Journal of Humanitarian Affairs
Laurence Lux-Sterritt

philosophies in the sixteenth and seventeenth centuries. In his Tractatus de Anima (published posthumously in 1621), Suarez provided a detailed commentary on Aquinas’s theories on emotions. English Benedictine nuns, like those of other Orders, were familiar with the works of Francesco Suarez and owned copies of his publications. They were therefore aware of the debate upon the nature of emotions. In the early seventeenth century, the Benedictine monk Augustine Baker (1575–1641) condemned human nature and what he perceived as its tendency to seek self-gratification at the

in English Benedictine nuns in exile in the seventeenth century
Abstract only
How did laywomen become nuns in the early modern world?
Elizabeth A. Lehfeldt

‘T he maiden that shall be made nun.’ 1 This medieval description of a novice on the brink of her profession ceremony is simple and yet profound. It highlights the point at which a young woman, after her novitiate, announced her intentions to become a full member of the convent community. At the same time it obscures or at least elides the dramatic transformation that

in Conversions
S. H. Rigby

English’. For Robertson, the theological doctrines which underlie the Canterbury Tales in their entirety are explicitly set out in the ‘Parson’s Tale’; for Donaldson, the ‘Parson’s Tale’ is alien, in its morbid negativity, to the healthy affirmativeness of many of the other tales. For Robertson, the mentality underlying medieval poems such as the ‘Nun’s Priest’s Tale’ was profoundly different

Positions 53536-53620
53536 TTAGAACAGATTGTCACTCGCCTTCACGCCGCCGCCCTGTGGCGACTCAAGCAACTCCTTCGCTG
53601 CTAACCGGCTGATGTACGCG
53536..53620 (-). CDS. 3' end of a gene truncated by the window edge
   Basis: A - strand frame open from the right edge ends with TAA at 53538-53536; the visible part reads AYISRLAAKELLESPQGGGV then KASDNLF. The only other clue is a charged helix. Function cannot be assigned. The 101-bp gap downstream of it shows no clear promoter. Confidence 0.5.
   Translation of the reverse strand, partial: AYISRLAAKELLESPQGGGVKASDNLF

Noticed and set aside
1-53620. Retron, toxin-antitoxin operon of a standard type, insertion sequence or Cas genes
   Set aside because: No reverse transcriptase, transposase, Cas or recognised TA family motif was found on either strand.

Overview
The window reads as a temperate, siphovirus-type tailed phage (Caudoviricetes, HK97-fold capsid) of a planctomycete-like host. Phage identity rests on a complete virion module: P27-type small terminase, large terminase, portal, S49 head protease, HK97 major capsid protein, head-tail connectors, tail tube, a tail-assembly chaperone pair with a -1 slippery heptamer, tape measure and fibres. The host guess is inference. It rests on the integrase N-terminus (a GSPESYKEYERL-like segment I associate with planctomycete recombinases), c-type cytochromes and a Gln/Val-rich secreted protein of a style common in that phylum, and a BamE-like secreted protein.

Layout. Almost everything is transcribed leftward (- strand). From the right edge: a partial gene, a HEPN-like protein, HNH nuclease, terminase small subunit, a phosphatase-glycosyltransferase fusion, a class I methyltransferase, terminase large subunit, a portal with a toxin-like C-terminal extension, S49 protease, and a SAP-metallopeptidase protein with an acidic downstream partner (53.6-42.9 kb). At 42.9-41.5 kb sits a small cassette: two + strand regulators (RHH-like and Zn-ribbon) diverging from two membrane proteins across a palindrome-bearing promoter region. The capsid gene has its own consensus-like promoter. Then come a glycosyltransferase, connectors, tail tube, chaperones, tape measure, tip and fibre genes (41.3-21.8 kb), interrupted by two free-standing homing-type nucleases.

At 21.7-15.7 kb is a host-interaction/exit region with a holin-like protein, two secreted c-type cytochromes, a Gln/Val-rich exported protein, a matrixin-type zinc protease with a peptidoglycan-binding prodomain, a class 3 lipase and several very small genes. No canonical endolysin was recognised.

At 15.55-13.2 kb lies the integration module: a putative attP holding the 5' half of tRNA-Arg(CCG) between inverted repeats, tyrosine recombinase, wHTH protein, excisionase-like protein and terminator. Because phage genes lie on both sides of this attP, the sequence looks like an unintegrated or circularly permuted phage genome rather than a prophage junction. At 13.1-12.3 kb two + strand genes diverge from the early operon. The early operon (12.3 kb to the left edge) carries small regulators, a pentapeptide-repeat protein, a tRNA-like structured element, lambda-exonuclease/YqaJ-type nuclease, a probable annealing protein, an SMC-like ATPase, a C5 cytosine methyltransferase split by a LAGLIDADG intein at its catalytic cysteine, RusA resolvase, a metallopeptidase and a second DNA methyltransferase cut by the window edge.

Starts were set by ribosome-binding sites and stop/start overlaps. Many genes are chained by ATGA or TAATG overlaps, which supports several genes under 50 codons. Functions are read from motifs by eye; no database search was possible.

in Chaucer in context
Laurence Lux-Sterritt

1 • The contemplative ideal of dying to the world [A]s you seem to bid adue to the world for ever (& to your selfe; in outward apearance) soe likewise, inwardly in your hart wholy turn & aply your selfe to the Love of God, Dying to your selfe, and to all worldly Loves & fears.1 In her address to chapter in Paris, Prioress Justina Gascoigne voiced one of the universal precepts of early modern cloistered life: becoming a contemplative nun was to be dead to the world, to others and to oneself, to embrace life in the spiritual pursuit of God only. This ideal was

in English Benedictine nuns in exile in the seventeenth century
The body as witness
Laurence Lux-Sterritt

8 • Illness, death and beyond: the body as witness The previous chapters have largely focused upon the personal writings of English Benedictine nuns, their correspondence, their collections, their meditations, their prayers; these documents are ideally suited to the study of the lived experience of contemplative life, since they tell readers of that experience in first-person narratives, with the vocabulary chosen by the nuns themselves. But when they were very ill, or in their final moments, when the goal of their contemplative lives appeared within their reach

in English Benedictine nuns in exile in the seventeenth century